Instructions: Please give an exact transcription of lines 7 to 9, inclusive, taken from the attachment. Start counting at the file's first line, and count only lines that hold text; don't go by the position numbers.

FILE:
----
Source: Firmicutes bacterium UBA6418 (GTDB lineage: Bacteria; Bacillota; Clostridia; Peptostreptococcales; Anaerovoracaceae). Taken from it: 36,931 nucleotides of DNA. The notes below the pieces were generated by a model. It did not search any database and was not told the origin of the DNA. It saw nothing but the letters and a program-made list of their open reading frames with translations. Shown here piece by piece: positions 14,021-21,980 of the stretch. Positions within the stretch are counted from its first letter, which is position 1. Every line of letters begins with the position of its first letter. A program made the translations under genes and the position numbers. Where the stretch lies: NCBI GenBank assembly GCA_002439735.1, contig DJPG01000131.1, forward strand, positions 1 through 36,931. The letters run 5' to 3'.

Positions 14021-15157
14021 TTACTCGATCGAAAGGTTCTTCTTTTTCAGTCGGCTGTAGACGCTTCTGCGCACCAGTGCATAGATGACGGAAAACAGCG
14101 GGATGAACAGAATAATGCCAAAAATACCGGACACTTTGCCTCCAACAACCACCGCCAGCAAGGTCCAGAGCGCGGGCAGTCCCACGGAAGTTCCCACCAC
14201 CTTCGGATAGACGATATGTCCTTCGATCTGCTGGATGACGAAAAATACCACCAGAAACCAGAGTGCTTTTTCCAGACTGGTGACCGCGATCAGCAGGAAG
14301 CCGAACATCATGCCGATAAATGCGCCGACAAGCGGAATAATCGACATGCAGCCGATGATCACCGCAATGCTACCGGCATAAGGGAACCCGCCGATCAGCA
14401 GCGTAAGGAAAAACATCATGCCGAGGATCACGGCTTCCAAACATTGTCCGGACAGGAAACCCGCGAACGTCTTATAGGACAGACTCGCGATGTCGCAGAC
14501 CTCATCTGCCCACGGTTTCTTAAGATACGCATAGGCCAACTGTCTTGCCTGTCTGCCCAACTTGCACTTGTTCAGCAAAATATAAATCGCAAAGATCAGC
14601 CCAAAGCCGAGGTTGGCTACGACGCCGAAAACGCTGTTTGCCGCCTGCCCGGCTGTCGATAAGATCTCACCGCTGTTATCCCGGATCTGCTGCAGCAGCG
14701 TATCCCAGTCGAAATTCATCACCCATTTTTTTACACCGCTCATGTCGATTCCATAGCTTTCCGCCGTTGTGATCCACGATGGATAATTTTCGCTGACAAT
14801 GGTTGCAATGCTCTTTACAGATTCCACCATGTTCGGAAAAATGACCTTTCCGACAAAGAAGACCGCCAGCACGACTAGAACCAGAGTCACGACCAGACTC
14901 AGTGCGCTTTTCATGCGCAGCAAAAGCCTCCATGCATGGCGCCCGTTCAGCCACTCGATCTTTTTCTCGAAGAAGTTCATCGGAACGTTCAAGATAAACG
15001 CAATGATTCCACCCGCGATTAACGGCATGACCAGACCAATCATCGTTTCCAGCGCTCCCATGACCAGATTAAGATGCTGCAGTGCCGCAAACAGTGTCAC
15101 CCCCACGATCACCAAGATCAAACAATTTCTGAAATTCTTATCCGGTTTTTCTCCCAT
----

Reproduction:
14401 GCGTAAGGAAAAACATCATGCCGAGGATCACGGCTTCCAAACATTGTCCGGACAGGAAACCCGCGAACGTCTTATAGGACAGACTCGCGATGTCGCAGAC
14501 CTCATCTGCCCACGGTTTCTTAAGATACGCATAGGCCAACTGTCTTGCCTGTCTGCCCAACTTGCACTTGTTCAGCAAAATATAAATCGCAAAGATCAGC
14601 CCAAAGCCGAGGTTGGCTACGACGCCGAAAACGCTGTTTGCCGCCTGCCCGGCTGTCGATAAGATCTCACCGCTGTTATCCCGGATCTGCTGCAGCAGCG